Wednesday, February 4, 2009

REPORTER BLOG: Assignment--Get Reaction to Governor Strickland's Education Plan

Nicole DeChant

Ever wonder what goes on behind the scenes of story you see on TV? Well, here's a look at the journey to report on how Governor Strickland's radical education plans might impact Athens schools.

When reporter Josh Mei and I first started working on this story, we were surprised how quickly the Athens City Schools Superintendent Carl Martin responded. We set up an interview with him in the afternoon, and got great responses from him. The only critique I would give myself for his interview is that we could have fixed his wireless microphone to be better hidden behind his tie. All in all though, we found what we were looking for in our story.

Student Perspective
After researching more into Governor Ted Strickland's plans for education in the state, we wanted to get some student reaction. We tried contacting Athens Middle School and Athens High School for permission to interview students. However, it was very difficult for us to contact the schools and we never heard back from their offices. Instead, after Josh and I interviewed Superintendent Martin, we drove over to Athens High School to shoot some video for our story. Just our luck, there was a student waiting for his ride outside and we managed to grab a quick interview with him.

Camera Rolling
Yes, it was good luck to stumble on this student, but the actual interview proved to be difficult. While we were interviewing the student, busses were arriving behind us, creating very loud background noise that was ruining what he was saying. Also, while Josh was interviewing him I was controlling the camera, but the student would not stand still and kept moving back and forth. I adjusted the shot to be wider to incorporate his movement, but it was still in the middle of one of his quotes and I was a little upset about that.

Then, on top of it all I realized at the last second that there was snow directly behind the shot of the student and I didn't adjust the lens to reduce the brightness. Shooting in front of a really bright background like snow on a sunny day can make the person you're interviewing look darker. I had problems with this the last time I went out on a story, so I was crossing my fingers that the video would turn out right.

A Surprising Turn
Just when you think you have your story nailed down, you come across a surprise. While doing the research on Governor Strickland's education plan, I came across an article that mentioned how the plan could affect jobs and the tourism industry. It pointed out that if schools extended the school year by 20 days, that's 20 days that families will not be planning vacations. That's also 20 days that high school students can't work part-time jobs in the summer.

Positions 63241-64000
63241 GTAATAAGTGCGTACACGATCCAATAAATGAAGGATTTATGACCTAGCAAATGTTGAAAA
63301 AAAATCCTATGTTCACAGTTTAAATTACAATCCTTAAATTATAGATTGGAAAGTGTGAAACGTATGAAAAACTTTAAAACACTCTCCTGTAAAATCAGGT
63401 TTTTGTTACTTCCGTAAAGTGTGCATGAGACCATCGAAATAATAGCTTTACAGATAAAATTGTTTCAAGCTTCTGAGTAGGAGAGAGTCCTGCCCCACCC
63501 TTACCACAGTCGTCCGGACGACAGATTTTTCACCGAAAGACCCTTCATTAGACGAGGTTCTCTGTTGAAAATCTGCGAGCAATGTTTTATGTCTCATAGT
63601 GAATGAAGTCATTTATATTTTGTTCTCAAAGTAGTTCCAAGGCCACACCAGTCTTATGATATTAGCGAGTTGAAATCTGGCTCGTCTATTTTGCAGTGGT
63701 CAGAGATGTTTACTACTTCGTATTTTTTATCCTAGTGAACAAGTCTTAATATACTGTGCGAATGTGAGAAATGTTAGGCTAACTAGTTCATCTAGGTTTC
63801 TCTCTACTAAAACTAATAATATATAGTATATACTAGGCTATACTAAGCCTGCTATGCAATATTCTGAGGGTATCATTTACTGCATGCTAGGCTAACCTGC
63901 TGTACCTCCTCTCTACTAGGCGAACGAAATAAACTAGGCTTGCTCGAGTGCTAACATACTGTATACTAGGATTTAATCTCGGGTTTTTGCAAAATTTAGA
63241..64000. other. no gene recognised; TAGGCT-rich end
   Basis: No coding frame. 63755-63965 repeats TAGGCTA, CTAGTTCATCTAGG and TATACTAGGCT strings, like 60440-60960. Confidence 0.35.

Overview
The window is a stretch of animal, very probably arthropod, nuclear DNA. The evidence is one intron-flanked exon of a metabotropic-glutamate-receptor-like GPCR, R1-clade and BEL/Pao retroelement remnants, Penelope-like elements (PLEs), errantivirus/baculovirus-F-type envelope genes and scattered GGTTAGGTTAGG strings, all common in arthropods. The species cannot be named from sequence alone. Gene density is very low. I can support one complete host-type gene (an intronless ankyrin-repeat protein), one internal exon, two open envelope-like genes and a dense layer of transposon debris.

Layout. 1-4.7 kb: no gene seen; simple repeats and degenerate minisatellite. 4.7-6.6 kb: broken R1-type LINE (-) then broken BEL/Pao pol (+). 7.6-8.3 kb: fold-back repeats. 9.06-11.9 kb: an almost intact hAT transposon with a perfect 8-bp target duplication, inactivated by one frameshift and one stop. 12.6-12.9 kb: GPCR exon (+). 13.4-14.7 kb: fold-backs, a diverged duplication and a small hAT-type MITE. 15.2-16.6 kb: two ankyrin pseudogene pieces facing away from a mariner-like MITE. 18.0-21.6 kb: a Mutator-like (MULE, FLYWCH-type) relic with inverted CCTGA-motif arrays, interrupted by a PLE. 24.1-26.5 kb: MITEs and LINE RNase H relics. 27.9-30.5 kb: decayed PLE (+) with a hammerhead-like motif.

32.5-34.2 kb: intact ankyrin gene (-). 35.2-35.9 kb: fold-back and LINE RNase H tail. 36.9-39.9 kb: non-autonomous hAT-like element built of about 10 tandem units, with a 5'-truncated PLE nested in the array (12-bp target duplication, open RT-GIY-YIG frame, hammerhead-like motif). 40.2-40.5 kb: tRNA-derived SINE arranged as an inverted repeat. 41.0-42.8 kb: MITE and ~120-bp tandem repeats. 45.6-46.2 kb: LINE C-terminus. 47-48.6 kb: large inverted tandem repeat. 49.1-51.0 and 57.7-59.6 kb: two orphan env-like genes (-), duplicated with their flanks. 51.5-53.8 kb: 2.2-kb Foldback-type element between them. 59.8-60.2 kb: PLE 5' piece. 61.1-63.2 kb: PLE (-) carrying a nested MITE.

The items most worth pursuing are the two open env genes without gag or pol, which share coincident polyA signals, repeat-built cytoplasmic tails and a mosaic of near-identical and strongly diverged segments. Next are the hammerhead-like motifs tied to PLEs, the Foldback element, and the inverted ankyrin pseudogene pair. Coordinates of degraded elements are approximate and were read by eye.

I asked Athens High School student Nick Betem about how it would effect his summer plans. He said he works for his father's company during the summers, so this wouldn't effect his employment because he usually has a guaranteed job and he doesn't feel his father s business will be hurt by this. So I asked him where most of the high school students work over the summer and he replied,"Definitely (Ohio University) Baker Center. If not a fast food restaurant, then they all work at Baker Center. In fact, I was actually thinking about looking into getting a job there this summer because everybody else does."

Couldn't Get my Angle
After discovering that most Athens area high school students work at Baker Center over the summer, I wanted to get a comment from some of them. Unfortunately, the high school was just letting out and Josh and I wanted to get some video of the students on the high school campus. By the time I tried contacting Baker Center, people had already left for the day and no one was available for comment. Plus, Josh was focusing his TV story on the ACT testing and I was originally focusing my web story on the extra school days. This way we could try to cover two different angles.

I really, really wanted to turn my story around and cover it from an economic angle of the summer jobs and summer travel. However, it was already too late in the day to get the interviews and footage I would need in order to do that. I think that I will save this story idea for a later date or perhaps turn it into a longer feature story.

So, that's the journey that brought us to television and web stories on Athens schools reaction to the governor's education plan. Here's my web story.

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